Coral Snorkeling

Coral

Never touch the coral! Every time a person touches coral, it weakens and can die. This sets off a chain reaction in the reef that negatively affects all living organisms dependent on the coral. Whether you reach out for it or carelessly kick a flipper near it, it has the same effect. You may think one little touch won’t hurt, however, multiply that by thousands of snorkelers a year and it adds up quickly.

Never ever stand on a coral head!

This should go without saying yet thousands of newbie snorkelers do it every year. If you must stop to adjust your gear, please practice neutral buoyancy or find a large reef free sandy section to stop and stand on. Newbie snorkelers that are lacking confidence in the water should use a life jacket to assist them if they can’t follow these simple rules. Never feel too shy to share this friendly reminder with people in the water.

Don’t touch or irritate the sea creatures

You will no doubt see a variety of sea animals in a healthy reef. You are a guest in their home, so act accordingly, don’t chase them about and never touch them. Turtles, fish, rays, eels, sharks, dolphins, snails, shells, lobsters, and crabs are just a small start to the wildlife you will see while snorkeling.

When you touch them you disturb their protective layer of slime that keeps them healthy. This can have major effects on their health. Many creatures you see are on the endangered species list. Molesting and chasing them to get that unforgettable picture is definitely bad stewardship and creates a lot of anxiety for the animal.

If the animals don’t feel safe they may leave their nesting grounds and never come back. You are now contributing to the downfall and extinction of that species. Globally laws protect these endangered species. In many places around the world, there are guidelines of how close you can legally be to certain species. You can be charged and sometimes even have jail time just from a picture or video evidence showing you disturbing these peaceful animals. Just don’t do it!

Don't touch the Sea Creatures

Another important reason to just look and not touch would be the toxicity of some underwater creatures and organisms. Many species of coral, snails, and octopus can burn, sting, bite and even kill you. Most underwater creatures can effortlessly get away from you, they can also effortlessly attack you if bothered. I once managed to accidentally annoy a large group of stingrays and was rewarded with a large chunk of its barb in the bottom of my foot.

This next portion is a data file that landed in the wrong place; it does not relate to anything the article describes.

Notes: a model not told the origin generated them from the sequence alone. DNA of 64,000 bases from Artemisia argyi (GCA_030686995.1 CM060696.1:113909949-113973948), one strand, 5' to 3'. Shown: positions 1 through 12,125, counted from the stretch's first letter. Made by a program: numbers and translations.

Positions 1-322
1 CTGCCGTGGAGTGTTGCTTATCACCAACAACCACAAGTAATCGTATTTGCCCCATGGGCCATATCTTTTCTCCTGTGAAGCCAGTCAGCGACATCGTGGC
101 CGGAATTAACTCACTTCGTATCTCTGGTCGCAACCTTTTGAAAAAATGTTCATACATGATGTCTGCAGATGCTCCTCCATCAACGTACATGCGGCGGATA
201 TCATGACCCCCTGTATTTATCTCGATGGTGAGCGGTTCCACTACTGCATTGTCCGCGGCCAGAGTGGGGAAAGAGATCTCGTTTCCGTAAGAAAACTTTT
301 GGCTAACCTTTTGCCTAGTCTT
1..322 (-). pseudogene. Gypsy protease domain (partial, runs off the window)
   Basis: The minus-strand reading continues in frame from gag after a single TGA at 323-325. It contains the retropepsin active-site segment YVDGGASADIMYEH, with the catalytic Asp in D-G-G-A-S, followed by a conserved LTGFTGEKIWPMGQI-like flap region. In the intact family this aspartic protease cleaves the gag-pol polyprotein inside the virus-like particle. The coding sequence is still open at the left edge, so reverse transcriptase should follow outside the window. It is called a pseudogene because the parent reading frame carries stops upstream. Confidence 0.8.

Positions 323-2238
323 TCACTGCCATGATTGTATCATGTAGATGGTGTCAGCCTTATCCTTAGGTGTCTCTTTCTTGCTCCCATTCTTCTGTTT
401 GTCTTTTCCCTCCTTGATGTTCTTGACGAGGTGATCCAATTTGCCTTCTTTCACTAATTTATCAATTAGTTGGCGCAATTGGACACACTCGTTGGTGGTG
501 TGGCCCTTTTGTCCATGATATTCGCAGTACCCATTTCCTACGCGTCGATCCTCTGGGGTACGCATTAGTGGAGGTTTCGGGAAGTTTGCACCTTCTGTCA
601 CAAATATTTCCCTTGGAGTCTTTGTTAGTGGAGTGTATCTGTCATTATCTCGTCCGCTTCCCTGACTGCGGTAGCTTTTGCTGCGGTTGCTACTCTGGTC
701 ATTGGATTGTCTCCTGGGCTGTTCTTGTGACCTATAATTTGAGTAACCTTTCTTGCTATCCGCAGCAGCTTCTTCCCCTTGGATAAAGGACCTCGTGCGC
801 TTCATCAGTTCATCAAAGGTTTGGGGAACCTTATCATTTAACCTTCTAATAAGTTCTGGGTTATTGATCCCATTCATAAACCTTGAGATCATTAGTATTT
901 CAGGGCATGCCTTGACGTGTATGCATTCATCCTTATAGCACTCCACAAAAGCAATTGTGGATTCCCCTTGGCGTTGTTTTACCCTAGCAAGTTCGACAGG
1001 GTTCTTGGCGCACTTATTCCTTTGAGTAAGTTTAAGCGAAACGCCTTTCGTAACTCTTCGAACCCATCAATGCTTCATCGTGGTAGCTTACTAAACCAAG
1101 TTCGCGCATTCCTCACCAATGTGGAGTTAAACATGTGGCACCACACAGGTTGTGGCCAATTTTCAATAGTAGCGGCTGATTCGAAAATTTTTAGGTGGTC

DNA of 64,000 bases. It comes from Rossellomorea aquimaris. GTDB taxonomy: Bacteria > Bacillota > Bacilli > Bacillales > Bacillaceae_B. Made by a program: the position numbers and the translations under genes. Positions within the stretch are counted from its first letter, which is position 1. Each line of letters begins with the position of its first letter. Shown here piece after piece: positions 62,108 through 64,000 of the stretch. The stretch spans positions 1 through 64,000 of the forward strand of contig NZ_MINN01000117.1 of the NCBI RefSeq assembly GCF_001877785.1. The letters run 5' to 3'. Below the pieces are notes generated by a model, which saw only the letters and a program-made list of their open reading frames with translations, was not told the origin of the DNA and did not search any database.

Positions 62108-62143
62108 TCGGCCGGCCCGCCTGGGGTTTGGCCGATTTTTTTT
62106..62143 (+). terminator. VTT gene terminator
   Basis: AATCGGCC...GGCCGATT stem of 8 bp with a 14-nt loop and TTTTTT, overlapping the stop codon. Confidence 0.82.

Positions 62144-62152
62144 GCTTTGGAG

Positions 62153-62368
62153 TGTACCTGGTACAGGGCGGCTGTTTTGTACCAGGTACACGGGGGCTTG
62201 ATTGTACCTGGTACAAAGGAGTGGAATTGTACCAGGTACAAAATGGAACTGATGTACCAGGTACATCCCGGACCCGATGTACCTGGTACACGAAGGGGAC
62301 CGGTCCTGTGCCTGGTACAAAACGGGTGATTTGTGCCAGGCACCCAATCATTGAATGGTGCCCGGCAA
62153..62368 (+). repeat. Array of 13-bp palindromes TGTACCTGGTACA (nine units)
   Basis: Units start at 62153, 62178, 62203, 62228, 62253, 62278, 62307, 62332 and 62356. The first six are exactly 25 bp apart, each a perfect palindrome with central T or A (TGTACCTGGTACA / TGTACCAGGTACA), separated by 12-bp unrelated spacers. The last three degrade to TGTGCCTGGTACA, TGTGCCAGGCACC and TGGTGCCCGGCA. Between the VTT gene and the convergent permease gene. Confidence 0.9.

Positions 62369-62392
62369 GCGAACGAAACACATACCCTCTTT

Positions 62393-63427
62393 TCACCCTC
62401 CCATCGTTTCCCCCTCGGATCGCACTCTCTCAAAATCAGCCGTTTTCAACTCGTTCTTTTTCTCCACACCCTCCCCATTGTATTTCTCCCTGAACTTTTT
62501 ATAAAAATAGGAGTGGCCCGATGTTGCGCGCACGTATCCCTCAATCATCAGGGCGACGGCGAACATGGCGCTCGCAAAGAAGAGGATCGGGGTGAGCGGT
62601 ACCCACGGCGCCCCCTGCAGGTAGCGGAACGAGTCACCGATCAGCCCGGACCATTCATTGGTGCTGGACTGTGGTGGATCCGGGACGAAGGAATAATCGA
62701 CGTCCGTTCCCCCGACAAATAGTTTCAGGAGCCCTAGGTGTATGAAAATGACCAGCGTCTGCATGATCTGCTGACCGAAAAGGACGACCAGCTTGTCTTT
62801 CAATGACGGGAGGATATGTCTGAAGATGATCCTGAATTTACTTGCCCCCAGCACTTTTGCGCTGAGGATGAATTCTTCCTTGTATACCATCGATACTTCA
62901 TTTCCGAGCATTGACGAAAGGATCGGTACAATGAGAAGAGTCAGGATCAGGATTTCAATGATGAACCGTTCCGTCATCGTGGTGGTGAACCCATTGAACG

As the poison started to affect my body I grew very weak while trying to get out of the water and was washed out to sea by an ocean current. Honestly, I thought I was going to drown. Getting to shore was rough, cutting the barb out of my foot with a Swiss army knife was rougher. Having my brother urinate on my foot to neutralize the poison in public was absolutely embarrassing. Ask yourself, Do I know the underwater world well enough to bother or handle any creatures?

It's a well known fact that the worlds coral reefs are struggling to survive. Climate change, agricultural runoff, increased ocean acidity, over fishing, and pollution are all taking their toll. Careless human interaction and ignorance are also at fault.

Please learn and practice good snorkeling habits. Take only pictures, leave only bubbles. Encourage others to do the same. Always tread lightly in nature while on the surf, or the turf. We only get one planet, let's start taking care of it. Knowledge is the key, don’t be afraid to share your knowledge with others around you so our wonderful ecosystems can recover.

For more great tips check out my blog sidestreettravel.tips

More Ethical Conservation Infomation

Centro Ecologico Akumal - A local conservation group in Akumal.

Mexiconservacion - Mexican Conservation Organization